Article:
Urban Renewal Practices

Local governments may be tying up property tax dollars with needless incentives while further saddling residents and businesses with growing tax burdens.  Urban renewal programs shouldn’t be utilized in areas that are already growing or on projects that would occur without a subsidy anyway. 


Urban renewal areas have existed in Iowa since 1957, and the designation can allow governments to finance public infrastructure, redevelop slums or blighted areas, or (very broadly) promote economic development. Local governments have several tools at their disposal to accomplish those goals, with tax increment financing (TIF) being a common one.

TIF, which ostensibly reserves the incremental property tax increases from the designated areas for urban renewal funding, is permitted in 49 states (with Arizona as the only exception), and Iowa first authorized its use by cities in 1969. Counties gained limited use in 1991, but by 1996, counties enjoyed the same broad use of urban renewal tools, including TIF, as cities. Other property tax incentives available in Iowa include abatements (full or partial reduction in property taxes) and enterprise zones (typically providing distressed areas tax breaks and additional incentives).

Approximately 900 active urban renewal areas are spread across the state, including 725 that generated TIF revenue in 2021. Property tax dollars reserved for TIF projects first eclipsed $100 million in 2000 and have multiplied rapidly over the past two decades (Chart 1).

Source: Legislative Services Agency


Unfortunately, property tax incentives, including TIF, haven’t created economic growth. Iowa’s Department of Revenue analyzed TIF activity in the state over the course of 15 years and concluded that TIF likely “leads to no net employment or wage gains when measured for entire local economies.” A series of national studies examining 50 years of property tax incentives similarly found “little evidence of economic benefits.”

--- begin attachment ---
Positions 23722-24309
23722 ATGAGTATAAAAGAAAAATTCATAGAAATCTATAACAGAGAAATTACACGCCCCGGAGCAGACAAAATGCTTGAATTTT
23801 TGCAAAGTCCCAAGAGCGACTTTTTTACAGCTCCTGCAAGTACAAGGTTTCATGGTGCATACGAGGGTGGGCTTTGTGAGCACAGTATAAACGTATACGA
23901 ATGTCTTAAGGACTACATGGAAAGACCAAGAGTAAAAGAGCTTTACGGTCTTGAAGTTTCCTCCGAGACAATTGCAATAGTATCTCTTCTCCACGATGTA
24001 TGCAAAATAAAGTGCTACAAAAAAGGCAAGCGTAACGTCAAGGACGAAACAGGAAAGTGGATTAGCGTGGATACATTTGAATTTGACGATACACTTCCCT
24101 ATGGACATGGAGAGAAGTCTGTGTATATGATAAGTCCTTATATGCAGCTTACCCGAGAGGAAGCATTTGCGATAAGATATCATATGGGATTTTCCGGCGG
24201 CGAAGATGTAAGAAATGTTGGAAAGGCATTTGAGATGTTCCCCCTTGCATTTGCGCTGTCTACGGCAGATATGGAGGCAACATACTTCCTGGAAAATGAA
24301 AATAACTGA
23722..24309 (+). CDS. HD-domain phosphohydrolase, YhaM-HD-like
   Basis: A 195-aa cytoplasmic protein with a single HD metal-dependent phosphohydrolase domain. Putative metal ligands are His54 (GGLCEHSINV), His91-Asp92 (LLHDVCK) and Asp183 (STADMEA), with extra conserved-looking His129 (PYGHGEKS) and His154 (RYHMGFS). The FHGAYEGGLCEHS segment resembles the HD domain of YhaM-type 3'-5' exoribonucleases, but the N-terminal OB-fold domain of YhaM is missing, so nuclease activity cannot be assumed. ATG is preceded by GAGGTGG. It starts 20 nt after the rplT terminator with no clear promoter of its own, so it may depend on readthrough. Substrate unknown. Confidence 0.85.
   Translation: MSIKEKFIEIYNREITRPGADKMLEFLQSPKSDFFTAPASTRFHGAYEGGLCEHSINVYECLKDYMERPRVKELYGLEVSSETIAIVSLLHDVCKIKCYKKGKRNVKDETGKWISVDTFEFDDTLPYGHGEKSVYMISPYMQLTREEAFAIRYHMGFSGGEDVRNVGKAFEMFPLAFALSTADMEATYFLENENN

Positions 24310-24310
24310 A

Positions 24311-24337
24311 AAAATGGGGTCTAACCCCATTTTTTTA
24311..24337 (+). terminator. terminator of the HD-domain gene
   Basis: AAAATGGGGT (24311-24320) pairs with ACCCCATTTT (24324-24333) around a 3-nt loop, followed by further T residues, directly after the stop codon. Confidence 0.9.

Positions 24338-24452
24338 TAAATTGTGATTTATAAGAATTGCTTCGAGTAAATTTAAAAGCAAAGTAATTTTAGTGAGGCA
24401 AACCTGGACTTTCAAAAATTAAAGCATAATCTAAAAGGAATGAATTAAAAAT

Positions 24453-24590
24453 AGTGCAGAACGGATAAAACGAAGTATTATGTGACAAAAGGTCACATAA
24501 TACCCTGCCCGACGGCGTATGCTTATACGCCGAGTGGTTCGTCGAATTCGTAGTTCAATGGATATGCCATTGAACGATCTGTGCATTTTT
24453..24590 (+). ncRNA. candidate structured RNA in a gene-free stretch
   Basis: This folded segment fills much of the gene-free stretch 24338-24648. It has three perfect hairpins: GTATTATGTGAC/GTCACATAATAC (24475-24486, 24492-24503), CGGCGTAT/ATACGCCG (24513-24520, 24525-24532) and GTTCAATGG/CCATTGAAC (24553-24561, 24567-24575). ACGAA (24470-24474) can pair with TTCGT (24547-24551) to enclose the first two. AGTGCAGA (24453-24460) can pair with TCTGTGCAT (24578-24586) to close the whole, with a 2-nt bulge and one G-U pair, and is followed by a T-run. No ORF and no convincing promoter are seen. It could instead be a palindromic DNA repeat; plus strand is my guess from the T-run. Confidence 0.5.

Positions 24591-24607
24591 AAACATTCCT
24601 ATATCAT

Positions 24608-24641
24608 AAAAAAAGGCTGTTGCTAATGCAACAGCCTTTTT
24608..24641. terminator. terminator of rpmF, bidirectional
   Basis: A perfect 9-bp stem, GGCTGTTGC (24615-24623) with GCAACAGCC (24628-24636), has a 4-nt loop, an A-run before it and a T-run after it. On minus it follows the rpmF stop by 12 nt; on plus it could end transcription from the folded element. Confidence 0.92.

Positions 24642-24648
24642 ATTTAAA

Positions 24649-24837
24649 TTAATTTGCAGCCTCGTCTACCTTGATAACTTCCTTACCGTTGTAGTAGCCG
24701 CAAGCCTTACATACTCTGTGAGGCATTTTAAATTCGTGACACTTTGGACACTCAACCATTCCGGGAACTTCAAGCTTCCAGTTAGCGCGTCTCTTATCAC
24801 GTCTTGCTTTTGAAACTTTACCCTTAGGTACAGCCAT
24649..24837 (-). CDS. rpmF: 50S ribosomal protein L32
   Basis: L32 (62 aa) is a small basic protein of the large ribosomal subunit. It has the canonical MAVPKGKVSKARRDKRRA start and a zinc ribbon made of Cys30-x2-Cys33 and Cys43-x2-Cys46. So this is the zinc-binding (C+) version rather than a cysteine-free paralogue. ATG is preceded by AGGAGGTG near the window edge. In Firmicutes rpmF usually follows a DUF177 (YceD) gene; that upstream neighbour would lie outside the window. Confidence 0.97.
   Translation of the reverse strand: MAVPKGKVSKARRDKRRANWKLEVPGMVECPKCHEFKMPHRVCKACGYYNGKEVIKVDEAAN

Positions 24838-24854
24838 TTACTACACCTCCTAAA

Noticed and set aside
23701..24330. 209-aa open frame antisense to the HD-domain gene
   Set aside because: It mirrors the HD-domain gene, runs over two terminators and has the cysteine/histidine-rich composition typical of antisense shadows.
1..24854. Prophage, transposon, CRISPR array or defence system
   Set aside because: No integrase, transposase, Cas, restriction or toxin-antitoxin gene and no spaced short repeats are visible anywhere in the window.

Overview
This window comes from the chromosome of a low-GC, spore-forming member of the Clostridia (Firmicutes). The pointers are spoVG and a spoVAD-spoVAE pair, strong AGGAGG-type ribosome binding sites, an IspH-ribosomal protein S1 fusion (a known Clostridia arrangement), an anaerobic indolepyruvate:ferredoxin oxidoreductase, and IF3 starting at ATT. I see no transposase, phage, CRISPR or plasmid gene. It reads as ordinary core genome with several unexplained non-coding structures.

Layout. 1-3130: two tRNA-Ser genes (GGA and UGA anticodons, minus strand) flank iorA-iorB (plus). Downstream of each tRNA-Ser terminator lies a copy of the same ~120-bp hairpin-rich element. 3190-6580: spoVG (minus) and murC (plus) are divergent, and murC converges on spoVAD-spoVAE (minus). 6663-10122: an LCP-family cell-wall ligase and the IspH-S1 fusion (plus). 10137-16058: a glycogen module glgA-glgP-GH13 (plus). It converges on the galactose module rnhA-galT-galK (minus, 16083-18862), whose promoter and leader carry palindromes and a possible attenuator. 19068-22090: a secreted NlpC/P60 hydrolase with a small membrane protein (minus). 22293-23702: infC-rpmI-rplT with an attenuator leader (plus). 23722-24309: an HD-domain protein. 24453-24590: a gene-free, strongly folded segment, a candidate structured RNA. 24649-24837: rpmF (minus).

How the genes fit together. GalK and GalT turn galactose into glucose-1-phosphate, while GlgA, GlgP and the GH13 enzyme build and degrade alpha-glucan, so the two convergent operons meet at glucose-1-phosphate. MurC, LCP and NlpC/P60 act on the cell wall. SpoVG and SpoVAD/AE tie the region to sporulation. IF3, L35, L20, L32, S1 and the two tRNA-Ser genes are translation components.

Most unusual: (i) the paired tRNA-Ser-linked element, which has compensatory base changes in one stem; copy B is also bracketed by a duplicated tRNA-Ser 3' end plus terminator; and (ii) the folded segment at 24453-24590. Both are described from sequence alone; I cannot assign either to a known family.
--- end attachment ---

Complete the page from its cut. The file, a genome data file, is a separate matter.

What such widespread use of urban renewal areas can do, however, is subsidize development that would have happened even without incentives and train businesses and developers to lobby for their own handouts from the taxpayer. Communities whose public officials lean heavily on these programs may find fees and other taxes increasing to make up for the property tax dollars they have given away. This means local governments may be tying up property tax dollars needlessly while further saddling residents and businesses with growing tax burdens.

Local taxpayers aren’t the only ones footing the bill for incentives, either. Given Iowa’s laws governing urban renewal areas, the state’s general fund must backfill the school aid formula to cover property taxes devoted to such incentives. In FY22, for instance, Iowa paid out over $75 million to cover TIF’s impact on the school aid formula and over $13 million for the impact of abatements.


Beyond shifting the focus of local tax policy from an endless cycle of targeted handouts to one of lower rates that benefit all households and businesses, Iowa can improve its urban renewal practices in a variety of ways:

  • End the use of TIF as a development tool in areas that are already growing and return TIF to its original purpose of redeveloping deteriorating urban areas. Require an official determination of blight using objective, measurable data from a specific community. Less than 15% (Chart 2) of TIF districts in Iowa were created to combat slums or blight.
  • Allow property tax incentives to be utilized only with strong evidence that a given project would not occur without the subsidy. This “but for” test helps ensure tax dollars don’t fund development that was going to happen anyway.
  • Limit the percentage of a given community’s property tax dollars that can be dedicated to urban renewal areas to no more than 4%.
  • Increase the frequency of the Department of Revenue’s Tax Increment Financing Evaluation Study to give lawmakers complete, current information on the program’s effectiveness.
  • Redirect the benefits of incremental revenue to existing taxpayers sooner by capping the length of time urban renewal areas can exist at no more than 10 years.
  • Prohibit the use of urban renewal funds for the construction of public buildings. Local governments have multiple other revenue streams and bonding options at their disposal to finance construction.

Source: Legislative Services Agency


This piece is part of an upcoming comprehensive Iowa property tax tool kit. 

 Print a PDF